Ambrose Hundley Sevier

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Ambrose Hundley Sevier
AR Sevier Ambrose.jpg
United States Senator
from Arkansas
In office
September 18, 1836 – March 15, 1848
Preceded by (none)
Succeeded by Solon Borland
Personal details
Born (1801-11-04)November 4, 1801
Greeneville, Tennessee, US
Died December 31, 1848(1848-12-31) (aged 47)
Little Rock, Arkansas, US
Political party Democratic
Spouse(s) Juliette Johnson Sevier
Profession Politician, Lawyer

Ambrose Hundley Sevier (November 4, 1801 – December 31, 1848) was an attorney, politician and planter from Arkansas. A member of the political Family that dominated the state and national delegations in the antebellum years, he was elected by the legislature as a Democratic US Senator.

Early life and education[edit]

Ambrose Hundley Sevier was born near Greeneville, Tennessee in Greene County, Tennessee. Sevier moved to Missouri in 1820 and to Little Rock, Arkansas in 1821.

In Arkansas he became clerk of the Territorial House of Representatives. He studied law and was admitted to the bar in 1823.

Marriage and family[edit]

Sevier married Juliette Johnson, the sister of Robert Ward Johnson, who also became an influential politician in the state. Their father Benjamin Johnson had gone to Arkansas as the first territorial judge; in 1836 he was appointed as the first federal district judge when the territory became a state.[1] Ambrose and Juliette had several children.

Political career[edit]

Sevier was elected to the Territorial House of Representatives and served from 1823 to 1827; he was elected as Speaker of that body in 1827.

He was elected as a Delegate to the Twentieth US Congress to fill the vacancy caused by the death of Henry Wharton Conway, killed as a result of a duel with a former friend. Sevier was reelected and served as delegate in three successive congresses from 1828 to 1836, when Arkansas was admitted to the Union. Sevier is known as the "Father of Arkansas Statehood".

In 1836 Sevier was elected as the first member of the United States Senate from Arkansas. He was reelected in 1837 and 1843. He resigned from office in 1848. During the twenty-ninth Congress, he was allowed to hold the seat of President pro tem of the Senate for a day, though he was not elected to that post. During his tenure, he served as chairman of the Committee on Indian Affairs and was a member of the Committee on Foreign Relations.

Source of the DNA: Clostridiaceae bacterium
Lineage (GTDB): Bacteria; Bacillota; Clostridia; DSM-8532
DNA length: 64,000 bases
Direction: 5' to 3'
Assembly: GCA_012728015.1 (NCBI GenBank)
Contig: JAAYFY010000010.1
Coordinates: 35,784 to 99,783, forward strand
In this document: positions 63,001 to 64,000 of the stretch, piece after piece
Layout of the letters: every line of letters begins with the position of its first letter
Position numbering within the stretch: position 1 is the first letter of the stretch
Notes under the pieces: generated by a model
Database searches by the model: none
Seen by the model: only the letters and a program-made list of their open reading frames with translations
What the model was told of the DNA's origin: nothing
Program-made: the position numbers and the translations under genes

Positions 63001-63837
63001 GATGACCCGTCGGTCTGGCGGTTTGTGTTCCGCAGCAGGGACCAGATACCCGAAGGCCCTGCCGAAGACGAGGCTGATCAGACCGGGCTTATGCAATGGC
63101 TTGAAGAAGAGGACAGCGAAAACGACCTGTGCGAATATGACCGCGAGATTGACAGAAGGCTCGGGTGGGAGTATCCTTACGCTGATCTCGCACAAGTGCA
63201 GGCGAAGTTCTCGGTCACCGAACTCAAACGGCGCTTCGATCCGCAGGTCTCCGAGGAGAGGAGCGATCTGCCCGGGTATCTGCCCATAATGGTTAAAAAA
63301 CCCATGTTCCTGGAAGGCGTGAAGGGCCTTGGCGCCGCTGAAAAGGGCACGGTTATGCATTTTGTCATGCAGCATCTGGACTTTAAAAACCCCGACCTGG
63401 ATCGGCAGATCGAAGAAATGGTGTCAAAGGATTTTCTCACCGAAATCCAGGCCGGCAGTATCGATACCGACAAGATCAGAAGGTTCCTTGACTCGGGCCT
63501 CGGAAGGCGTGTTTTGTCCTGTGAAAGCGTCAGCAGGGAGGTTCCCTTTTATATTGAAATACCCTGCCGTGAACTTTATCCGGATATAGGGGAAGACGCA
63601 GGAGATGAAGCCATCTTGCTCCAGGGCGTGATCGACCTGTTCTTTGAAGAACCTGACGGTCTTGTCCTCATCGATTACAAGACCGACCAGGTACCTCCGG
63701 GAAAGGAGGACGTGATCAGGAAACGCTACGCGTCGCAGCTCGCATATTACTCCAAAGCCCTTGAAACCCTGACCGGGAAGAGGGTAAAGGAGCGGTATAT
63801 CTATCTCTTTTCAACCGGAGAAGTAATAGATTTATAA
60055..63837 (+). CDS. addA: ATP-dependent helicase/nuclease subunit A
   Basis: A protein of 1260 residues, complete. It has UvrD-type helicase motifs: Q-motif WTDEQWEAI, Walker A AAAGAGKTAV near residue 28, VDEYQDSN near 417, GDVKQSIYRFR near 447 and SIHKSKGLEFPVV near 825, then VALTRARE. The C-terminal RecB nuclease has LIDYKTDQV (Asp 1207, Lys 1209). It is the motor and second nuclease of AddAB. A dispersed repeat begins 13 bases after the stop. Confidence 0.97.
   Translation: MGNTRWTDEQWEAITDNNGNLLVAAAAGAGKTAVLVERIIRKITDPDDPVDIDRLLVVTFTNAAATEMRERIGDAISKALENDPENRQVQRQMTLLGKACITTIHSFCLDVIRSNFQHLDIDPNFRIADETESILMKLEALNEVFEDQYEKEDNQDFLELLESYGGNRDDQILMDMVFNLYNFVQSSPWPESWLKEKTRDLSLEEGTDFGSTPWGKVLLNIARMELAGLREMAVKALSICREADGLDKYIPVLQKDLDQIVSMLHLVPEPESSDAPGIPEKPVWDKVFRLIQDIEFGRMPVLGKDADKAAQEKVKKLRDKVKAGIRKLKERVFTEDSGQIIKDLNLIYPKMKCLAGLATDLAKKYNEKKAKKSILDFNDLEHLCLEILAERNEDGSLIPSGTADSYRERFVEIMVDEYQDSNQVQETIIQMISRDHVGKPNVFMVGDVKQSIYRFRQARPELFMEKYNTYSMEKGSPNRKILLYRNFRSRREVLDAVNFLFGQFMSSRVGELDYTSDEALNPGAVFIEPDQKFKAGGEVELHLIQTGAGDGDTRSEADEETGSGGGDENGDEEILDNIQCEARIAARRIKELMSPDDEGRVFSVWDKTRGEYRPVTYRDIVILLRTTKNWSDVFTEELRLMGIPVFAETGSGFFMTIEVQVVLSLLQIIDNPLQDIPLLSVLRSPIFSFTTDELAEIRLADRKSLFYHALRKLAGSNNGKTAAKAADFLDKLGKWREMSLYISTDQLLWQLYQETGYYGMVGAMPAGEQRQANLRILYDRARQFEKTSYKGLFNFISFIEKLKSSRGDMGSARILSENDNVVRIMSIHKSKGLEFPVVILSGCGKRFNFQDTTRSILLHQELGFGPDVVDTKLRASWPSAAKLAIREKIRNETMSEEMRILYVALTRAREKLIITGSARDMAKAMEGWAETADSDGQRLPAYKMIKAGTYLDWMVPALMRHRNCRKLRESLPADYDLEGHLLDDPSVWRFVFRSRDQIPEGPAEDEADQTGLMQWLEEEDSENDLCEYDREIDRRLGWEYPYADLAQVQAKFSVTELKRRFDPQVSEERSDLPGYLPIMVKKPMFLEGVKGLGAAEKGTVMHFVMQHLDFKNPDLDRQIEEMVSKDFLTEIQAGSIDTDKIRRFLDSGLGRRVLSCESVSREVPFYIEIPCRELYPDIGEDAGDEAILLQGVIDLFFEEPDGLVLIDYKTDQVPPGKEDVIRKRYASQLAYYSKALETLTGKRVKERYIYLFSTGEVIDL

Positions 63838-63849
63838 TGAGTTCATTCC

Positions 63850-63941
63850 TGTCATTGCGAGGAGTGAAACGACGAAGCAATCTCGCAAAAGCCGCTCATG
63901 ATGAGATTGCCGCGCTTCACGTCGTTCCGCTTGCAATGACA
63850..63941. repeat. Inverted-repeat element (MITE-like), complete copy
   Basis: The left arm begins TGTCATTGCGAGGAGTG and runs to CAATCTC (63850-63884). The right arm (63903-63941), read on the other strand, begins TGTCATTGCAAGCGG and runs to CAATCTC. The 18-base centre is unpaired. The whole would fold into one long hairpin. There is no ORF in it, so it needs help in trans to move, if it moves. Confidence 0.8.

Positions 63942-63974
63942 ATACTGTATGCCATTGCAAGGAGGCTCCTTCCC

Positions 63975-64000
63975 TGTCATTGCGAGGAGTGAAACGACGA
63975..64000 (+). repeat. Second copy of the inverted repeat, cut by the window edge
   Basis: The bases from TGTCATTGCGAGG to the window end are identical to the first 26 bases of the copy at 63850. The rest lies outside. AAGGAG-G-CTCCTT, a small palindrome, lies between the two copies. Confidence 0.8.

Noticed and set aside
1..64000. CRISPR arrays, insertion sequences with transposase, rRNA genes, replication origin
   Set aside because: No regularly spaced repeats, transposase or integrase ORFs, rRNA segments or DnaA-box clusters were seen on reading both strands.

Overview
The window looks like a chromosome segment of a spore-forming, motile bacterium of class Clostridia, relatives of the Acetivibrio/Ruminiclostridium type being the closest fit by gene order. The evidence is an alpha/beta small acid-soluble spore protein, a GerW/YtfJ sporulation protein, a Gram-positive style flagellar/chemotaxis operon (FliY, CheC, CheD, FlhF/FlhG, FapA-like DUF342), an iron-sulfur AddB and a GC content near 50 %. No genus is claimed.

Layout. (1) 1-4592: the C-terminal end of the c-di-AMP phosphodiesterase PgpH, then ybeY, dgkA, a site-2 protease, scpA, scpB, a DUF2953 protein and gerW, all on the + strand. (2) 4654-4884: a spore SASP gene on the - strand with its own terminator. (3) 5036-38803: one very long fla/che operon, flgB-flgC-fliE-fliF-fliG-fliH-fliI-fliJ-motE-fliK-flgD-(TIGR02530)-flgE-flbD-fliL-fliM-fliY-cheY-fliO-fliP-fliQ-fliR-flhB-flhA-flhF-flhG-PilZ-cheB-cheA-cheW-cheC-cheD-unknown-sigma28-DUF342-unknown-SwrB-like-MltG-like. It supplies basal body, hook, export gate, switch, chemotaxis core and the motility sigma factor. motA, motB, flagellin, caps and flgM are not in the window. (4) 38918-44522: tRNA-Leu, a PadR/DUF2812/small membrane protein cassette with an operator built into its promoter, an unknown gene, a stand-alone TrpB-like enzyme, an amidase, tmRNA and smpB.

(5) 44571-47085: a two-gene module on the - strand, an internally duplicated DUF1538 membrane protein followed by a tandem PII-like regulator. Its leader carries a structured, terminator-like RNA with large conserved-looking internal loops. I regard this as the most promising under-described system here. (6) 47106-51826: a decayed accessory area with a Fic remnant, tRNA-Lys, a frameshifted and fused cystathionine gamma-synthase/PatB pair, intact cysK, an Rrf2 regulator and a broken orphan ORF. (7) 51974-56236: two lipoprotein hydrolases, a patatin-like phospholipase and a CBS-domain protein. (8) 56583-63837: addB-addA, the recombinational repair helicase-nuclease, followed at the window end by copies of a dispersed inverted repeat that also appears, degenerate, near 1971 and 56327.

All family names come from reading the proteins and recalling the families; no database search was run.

In 1848 Sevier and Nathan Clifford, the Attorney General of the United States, were appointed ambassadors to Mexico by President James K. Polk to negotiate the Treaty of Guadalupe Hidalgo at the end of the Mexican-American War.

After completing this project, Ambrose Hundley Sevier died the last day of that year on his plantation in Pulaski County, Arkansas. He was buried in the historic Mount Holly Cemetery. The State of Arkansas erected a monument in the cemetery in his honor.

Sevier was part of the powerful "Family" of Democratic politicians in Arkansas, who included his first cousins: Representative Henry Wharton Conway, Governor James Sevier Conway, and Governor Elias Nelson Conway; brother-in-law Senator Robert Ward Johnson, and son-in-law Governor Thomas James Churchill.

Legacy and honors[edit]

See also[edit]

References[edit]

  1. ^ James M. Woods, "Robert Ward Johnson (1814-1879)", Encyclopedia of Arkansas History and Culture, 2010, accessed 13 November 2013

External links[edit]

United States House of Representatives
Preceded by
Henry Wharton Conway
Delegate to the U.S. House of Representatives
from Arkansas Territory

February 13, 1828 – June 15, 1836
Arkansas admitted to the Union
United States Senate
Preceded by
(none)
U.S. Senator (Class 3) from Arkansas
September 18, 1836 – March 15, 1848
Served alongside: William Savin Fulton and Chester Ashley
Succeeded by
Solon Borland
Political offices
Preceded by
Hugh Lawson White
Chairman of the Senate Indian Affairs Committee
1840–1841
Succeeded by
James T. Morehead
Preceded by
Albert White
Chairman of the Senate Indian Affairs Committee
1845 – 1846
Succeeded by
Arthur P. Bagby
Preceded by
William Allen
Chairman of the Senate Foreign Relations Committee
1846 – 1848
Succeeded by
Edward A. Hannegan
Preceded by
Willie Person Mangum
President pro tempore of the United States Senate
December 27, 1845(1)
Succeeded by
David Rice Atchison
Notes and references
1. Sevier was not actually elected President pro tempore of the Senate, but was allowed to 'hold the seat' for a day.